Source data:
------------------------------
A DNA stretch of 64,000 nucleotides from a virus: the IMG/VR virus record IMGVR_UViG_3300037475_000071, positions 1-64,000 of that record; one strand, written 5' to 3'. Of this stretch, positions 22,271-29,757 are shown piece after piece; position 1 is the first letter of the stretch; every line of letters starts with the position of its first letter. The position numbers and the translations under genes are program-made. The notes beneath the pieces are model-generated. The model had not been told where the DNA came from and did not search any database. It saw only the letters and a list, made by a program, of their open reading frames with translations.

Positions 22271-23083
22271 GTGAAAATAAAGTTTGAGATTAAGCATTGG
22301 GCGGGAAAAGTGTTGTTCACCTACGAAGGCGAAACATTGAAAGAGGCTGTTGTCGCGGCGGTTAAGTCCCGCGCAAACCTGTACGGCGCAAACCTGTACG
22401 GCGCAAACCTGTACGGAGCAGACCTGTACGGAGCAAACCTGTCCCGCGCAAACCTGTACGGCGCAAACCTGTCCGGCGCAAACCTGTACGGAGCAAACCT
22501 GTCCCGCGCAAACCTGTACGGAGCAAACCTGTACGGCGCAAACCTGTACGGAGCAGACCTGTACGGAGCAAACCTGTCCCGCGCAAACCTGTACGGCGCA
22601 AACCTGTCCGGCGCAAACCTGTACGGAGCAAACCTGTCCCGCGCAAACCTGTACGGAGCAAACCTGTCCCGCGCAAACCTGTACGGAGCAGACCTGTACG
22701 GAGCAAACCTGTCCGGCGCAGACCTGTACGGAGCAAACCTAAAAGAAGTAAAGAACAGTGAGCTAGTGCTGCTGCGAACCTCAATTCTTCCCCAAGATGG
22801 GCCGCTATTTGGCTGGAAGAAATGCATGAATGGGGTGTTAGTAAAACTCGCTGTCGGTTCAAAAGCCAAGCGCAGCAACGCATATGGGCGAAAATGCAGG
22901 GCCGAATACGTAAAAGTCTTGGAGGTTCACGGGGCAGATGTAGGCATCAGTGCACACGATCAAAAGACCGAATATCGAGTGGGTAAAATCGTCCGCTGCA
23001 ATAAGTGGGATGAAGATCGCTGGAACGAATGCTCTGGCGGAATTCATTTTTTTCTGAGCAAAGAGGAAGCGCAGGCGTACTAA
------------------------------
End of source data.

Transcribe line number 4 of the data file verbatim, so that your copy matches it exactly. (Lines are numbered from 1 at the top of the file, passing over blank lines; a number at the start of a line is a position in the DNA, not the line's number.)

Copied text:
22301 GCGGGAAAAGTGTTGTTCACCTACGAAGGCGAAACATTGAAAGAGGCTGTTGTCGCGGCGGTTAAGTCCCGCGCAAACCTGTACGGCGCAAACCTGTACG